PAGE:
“Is nothing sacred? Now you think you can read my mind! Well, the 900 calls were her idea. Even if my life is an open book on the Internet, it’s not very well written.”

     “Would you like to know what I’m wearing?”

     “No! Denise, you’ve flown off the rails.”

     “Congratulate me, Beau baby! I’m celebrating. I’ve been promoted. Turned out there was a skimmer on that ATM.”

     I felt gobsmacked, but managed to say, “Well done, Denise, but maybe you shouldn’t drink on the job.”

     “Pshaw! You’re not my Daddy. Look who’s talking about alcohol. Shame on you for making fun of my lack of education. What’s wrong with CSI and a few Buds?”

     Nailed. Again. “Just playing, Denise. Sorry.”

     “If I had an itchy finger, I’d send in the drones, teach you a lesson.”

     Had she flipped? “Don’t joke about that, Denise.”

     “Just playing. I can tell you like to play.”

     How could I get out of this? “Denise, it’s hard to think of you as other than my IT expert.” Change the subject. “Can we stick to the cards for now?”

     I heard a deep sigh. “I’m not sure I’ll ever find anybody.”

     “Denise, you’re so hot the phone is sizzling. Besides, you got a great personality.”

     “Thanks Beau. I have had a few hits.”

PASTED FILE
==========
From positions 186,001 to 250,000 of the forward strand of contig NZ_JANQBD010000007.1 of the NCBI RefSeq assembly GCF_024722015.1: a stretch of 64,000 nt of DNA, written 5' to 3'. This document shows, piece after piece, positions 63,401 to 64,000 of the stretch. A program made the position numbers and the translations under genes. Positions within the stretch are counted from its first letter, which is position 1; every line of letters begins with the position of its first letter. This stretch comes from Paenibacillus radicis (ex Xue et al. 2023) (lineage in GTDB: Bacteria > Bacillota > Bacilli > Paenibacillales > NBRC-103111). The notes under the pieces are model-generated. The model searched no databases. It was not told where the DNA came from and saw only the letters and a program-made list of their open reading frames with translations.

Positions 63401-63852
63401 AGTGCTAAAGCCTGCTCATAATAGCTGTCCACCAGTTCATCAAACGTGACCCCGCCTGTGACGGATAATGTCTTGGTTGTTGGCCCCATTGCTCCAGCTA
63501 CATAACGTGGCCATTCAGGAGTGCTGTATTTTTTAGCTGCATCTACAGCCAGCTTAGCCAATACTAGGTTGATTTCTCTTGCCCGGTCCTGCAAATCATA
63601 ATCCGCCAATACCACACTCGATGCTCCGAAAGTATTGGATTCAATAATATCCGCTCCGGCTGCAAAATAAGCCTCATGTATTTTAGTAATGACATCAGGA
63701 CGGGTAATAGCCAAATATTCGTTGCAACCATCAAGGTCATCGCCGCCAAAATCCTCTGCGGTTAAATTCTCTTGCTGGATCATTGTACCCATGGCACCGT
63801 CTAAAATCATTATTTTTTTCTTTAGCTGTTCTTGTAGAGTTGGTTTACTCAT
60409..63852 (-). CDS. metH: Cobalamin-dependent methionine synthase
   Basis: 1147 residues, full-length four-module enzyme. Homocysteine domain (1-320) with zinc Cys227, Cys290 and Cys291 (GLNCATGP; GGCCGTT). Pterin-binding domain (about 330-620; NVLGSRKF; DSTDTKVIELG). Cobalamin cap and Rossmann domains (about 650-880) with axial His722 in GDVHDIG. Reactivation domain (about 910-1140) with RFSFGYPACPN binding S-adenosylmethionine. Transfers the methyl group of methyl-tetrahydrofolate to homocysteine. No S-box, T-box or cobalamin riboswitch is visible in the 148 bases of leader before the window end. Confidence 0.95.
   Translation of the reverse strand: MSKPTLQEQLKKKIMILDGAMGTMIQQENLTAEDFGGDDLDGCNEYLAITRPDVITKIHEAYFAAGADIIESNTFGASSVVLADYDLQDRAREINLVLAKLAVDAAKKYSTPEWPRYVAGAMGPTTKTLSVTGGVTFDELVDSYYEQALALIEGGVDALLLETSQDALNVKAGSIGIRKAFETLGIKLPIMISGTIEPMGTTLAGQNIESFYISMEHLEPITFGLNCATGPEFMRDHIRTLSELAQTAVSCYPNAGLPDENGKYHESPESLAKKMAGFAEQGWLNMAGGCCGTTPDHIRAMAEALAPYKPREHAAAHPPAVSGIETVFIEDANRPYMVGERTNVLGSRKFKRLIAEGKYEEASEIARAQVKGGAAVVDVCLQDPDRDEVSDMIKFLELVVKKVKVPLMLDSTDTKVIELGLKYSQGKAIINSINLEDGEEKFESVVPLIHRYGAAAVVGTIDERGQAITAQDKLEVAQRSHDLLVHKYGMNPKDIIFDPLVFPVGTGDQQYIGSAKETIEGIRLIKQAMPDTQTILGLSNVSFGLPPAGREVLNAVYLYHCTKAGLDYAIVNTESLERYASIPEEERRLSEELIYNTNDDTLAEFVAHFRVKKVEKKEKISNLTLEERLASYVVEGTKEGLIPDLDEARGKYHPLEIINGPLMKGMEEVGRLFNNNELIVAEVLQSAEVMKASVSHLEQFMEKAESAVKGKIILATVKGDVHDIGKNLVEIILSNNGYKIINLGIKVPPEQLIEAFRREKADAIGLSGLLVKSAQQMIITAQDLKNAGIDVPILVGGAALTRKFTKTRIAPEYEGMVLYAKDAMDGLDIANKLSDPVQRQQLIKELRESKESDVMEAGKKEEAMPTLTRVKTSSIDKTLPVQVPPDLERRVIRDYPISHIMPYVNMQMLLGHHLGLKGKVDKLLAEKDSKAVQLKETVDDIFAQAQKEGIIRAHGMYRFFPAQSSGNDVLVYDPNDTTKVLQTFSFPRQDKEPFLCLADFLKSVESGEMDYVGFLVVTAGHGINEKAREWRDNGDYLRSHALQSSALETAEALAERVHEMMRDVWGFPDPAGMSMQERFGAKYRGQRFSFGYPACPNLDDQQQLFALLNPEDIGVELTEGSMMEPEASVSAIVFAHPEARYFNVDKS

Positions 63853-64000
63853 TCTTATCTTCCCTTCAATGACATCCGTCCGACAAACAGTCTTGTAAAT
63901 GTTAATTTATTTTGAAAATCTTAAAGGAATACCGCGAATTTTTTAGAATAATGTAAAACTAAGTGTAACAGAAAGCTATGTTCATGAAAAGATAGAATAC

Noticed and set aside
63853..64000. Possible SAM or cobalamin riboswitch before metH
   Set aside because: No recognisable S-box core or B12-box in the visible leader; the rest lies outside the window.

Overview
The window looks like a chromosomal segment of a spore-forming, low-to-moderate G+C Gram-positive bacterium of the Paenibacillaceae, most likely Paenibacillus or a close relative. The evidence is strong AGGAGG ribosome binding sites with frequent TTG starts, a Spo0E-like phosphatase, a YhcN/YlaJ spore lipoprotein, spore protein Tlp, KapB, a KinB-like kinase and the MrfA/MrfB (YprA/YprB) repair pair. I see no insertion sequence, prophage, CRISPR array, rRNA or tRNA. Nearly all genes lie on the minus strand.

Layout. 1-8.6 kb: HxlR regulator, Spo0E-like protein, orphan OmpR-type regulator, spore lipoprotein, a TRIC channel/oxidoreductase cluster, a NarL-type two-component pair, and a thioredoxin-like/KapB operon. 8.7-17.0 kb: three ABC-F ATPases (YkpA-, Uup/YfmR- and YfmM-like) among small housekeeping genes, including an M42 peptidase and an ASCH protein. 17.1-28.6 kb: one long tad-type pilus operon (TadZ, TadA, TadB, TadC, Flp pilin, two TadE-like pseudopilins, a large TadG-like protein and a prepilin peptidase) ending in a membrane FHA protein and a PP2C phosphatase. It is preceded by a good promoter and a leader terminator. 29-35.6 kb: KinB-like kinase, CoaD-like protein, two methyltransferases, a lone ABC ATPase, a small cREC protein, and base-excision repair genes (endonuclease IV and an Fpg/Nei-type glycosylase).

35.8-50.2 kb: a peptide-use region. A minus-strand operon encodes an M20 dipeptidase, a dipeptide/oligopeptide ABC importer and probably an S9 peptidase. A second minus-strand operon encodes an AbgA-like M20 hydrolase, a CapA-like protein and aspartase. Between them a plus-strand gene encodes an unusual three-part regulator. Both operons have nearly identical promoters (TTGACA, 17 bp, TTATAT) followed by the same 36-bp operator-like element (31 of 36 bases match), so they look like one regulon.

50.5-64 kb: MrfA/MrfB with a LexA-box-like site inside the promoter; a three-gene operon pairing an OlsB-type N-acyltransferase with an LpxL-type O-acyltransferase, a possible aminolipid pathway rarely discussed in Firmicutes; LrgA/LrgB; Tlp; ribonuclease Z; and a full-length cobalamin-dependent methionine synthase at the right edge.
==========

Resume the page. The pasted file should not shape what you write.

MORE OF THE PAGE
“I’ll bet. Say, can I use that ATM now?” 

     “Give me a minute.” While she checked, I began to develop a plan that would have me hiding in Vermont, like I did years ago. It might take more work to not leave a trail, though they hadn’t embedded chips in me yet.

     Denise clicked back. “Beau honey? It’s all clear.”

     Honey? “Great. I’ll head over.”

     “I’ll update the traffic patterns.” 

     “Denise, this is Plattsburgh.”

     “Remember, you can get lost anywhere, Beau. Don’t forget your hat. Doctor’s orders. Al and me are always here to serve you.”

     Would I be served broiled or grilled? I put the cell carefully on top of the ice machine. I never liked that phone anyway, especially because anyone could reach me anywhere – or follow me. I heard it ringing as I walked away.

     I would have to act quickly. Probably I should trash the computer, too. The cost of anonymity is high. I doubted Essie would mind leaving. She likes Vermont too. I’m not sure how she’ll feel about calling her bank to say we’d be using their cards.



About the Author: Robert Paviour worked as a journalist and later shifted careers to a general psychotherapy practice in Charlottesville Virginia, where he lives. Now he has relapsed to writing fiction and telling whatever whoppers he may choose. Any previously published stories were in disreputable or defunct magazines.